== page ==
See See is in heat, and secondary sex characteristics in GSDs

See See came in heat on my birthday, and will peak on Christmas Day, and be fertile through New Year’s Day. So my house is absolutely nuts. Good thing I didn’t make any big plans. With three intact males, this is a difficult situation! I do not have a kennel setup. I have always said that if I start thinking of building a kennel, then I have too many dogs.

A couple of months ago, my neighbor, Jon, fenced in a piece of side yard for me for the purpose of separating See See from her two brothers Winston and Clyde, and her Uncle Johnny. Hopefully this will cut down on some of the angst during her heat cycle. Notice how she still appears to be very much a juvenile because she has not developed secondary sex characteristics yet.

See See in her separate area off the sunporch

As See See matures with each influx of hormones during heat cycles, her head will broaden slightly, her chest will drop and round out, her hips will widen, and her fur will frame her face more. These are the secondary sex characteristics of female GSDs. (The dogs you hear barking that she turns to look at are her brothers in the back yard. )

Winston and Clyde with See See on the other side of the door, on day 2 of her heat cycle

Clyde, the lighter male, is starting to develop secondary sex characteristics. His head is starting to broaden, and his head will be much larger that a female’s of the same size, with a wider backskull. He us going to be a larger dog than Winston, probably with more prominent male characteristics. Right now, his ears seem to be too close together, while Winston’s look spaced apart. Winston is almost 3 years old, and Clyde is 10 months.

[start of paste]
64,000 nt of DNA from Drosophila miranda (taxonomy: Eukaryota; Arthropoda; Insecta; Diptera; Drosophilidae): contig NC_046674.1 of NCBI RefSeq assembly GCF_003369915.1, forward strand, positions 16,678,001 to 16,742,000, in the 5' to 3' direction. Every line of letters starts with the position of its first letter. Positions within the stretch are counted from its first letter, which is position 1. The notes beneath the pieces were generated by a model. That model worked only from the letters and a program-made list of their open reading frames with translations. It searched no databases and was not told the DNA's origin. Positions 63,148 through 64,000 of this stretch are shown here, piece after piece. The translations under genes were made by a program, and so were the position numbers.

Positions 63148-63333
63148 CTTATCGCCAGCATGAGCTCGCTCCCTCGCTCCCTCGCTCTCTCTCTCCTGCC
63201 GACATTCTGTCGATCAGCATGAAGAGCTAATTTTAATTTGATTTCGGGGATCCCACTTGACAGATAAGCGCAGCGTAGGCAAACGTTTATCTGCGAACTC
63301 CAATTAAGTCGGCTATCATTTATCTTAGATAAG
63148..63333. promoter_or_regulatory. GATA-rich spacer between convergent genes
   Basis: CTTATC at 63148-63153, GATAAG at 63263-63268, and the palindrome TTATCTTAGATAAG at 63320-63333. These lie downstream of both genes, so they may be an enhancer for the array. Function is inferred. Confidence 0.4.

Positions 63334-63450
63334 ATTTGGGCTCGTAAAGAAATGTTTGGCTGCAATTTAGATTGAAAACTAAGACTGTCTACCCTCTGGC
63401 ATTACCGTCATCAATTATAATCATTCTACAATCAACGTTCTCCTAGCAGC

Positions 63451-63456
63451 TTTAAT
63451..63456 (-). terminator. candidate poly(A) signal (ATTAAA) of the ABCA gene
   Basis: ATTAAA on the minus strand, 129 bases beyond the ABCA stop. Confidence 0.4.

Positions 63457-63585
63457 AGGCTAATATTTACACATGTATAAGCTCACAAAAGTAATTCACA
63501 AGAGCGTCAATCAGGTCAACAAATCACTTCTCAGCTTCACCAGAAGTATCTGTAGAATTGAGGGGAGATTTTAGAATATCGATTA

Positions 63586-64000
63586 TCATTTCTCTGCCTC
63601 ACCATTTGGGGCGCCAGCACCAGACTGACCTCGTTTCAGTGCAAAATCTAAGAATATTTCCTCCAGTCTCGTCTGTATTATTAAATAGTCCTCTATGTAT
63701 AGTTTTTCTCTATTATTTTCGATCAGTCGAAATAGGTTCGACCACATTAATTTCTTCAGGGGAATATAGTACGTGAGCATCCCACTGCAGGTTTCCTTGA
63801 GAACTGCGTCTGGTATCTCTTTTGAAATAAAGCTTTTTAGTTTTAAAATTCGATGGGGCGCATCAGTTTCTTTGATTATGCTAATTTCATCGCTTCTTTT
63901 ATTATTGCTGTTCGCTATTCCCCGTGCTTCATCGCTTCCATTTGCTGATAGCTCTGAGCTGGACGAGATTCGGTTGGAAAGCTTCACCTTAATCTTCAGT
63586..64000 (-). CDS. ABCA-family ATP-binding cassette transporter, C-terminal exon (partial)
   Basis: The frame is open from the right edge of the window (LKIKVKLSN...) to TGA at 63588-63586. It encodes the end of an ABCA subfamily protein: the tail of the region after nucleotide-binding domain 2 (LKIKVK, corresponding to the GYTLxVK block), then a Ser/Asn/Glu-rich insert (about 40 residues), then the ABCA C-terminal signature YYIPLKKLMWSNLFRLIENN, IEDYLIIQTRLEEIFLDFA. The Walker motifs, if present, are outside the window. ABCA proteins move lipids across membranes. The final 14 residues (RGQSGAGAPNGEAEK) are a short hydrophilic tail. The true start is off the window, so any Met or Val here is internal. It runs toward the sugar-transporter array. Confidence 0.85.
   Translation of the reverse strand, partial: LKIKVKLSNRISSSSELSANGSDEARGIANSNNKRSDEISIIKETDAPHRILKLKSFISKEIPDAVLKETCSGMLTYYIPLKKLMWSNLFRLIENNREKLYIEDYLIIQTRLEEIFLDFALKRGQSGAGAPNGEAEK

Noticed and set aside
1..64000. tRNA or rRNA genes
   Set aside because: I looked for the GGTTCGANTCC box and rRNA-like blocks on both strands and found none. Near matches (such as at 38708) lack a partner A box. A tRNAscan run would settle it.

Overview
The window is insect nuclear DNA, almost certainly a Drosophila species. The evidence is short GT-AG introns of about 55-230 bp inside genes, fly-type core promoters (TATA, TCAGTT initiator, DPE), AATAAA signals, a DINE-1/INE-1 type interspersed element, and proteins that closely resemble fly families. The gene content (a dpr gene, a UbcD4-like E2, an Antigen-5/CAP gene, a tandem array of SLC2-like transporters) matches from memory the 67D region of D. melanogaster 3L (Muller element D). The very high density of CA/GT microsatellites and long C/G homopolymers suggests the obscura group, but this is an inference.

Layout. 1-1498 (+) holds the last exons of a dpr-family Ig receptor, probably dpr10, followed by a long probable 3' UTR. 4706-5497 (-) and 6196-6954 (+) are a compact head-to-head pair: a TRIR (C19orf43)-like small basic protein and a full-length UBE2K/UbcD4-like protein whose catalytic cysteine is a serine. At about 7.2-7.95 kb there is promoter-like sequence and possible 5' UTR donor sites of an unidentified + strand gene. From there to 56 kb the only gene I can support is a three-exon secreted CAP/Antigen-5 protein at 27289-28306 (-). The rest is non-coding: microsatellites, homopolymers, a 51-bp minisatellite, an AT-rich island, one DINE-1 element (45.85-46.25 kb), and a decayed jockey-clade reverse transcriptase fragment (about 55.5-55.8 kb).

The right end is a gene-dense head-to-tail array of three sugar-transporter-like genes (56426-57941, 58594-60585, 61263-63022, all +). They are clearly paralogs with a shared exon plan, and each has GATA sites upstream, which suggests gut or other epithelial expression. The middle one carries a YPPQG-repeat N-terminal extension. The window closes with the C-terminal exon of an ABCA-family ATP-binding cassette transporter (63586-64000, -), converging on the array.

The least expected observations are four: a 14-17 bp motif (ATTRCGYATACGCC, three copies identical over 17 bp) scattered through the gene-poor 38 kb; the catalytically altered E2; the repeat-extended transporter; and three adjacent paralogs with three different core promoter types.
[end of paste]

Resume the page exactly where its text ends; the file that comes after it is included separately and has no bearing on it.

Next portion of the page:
Many of the secondary sex characteristics of males are similar to females’, just more prominent. For example, males have a heavier ruff, called a mane, and generally have a bulkier chest. On the other hand. A male’s hips do not widen, but remain narrow, making the chest look even larger.

If dogs are spayed or neutered before their hormones are active, these secondary sex characteristics do not develop. Often, it is difficult to tell the difference (without looking underneath!) between a male and female. In the show ring, a feminine bitch and a masculine male are sought after, because the look is unmistakable. These features are not important to everyone. More important, as I mentioned in a previous post, early spaying and neutering contributes to the likelihood of poor bone development most notably in GSDs, but NOT in all breeds.

Of my two adult males, Johnny is the more masculine looking one. I think Clyde will look more like Johnny when he matures.

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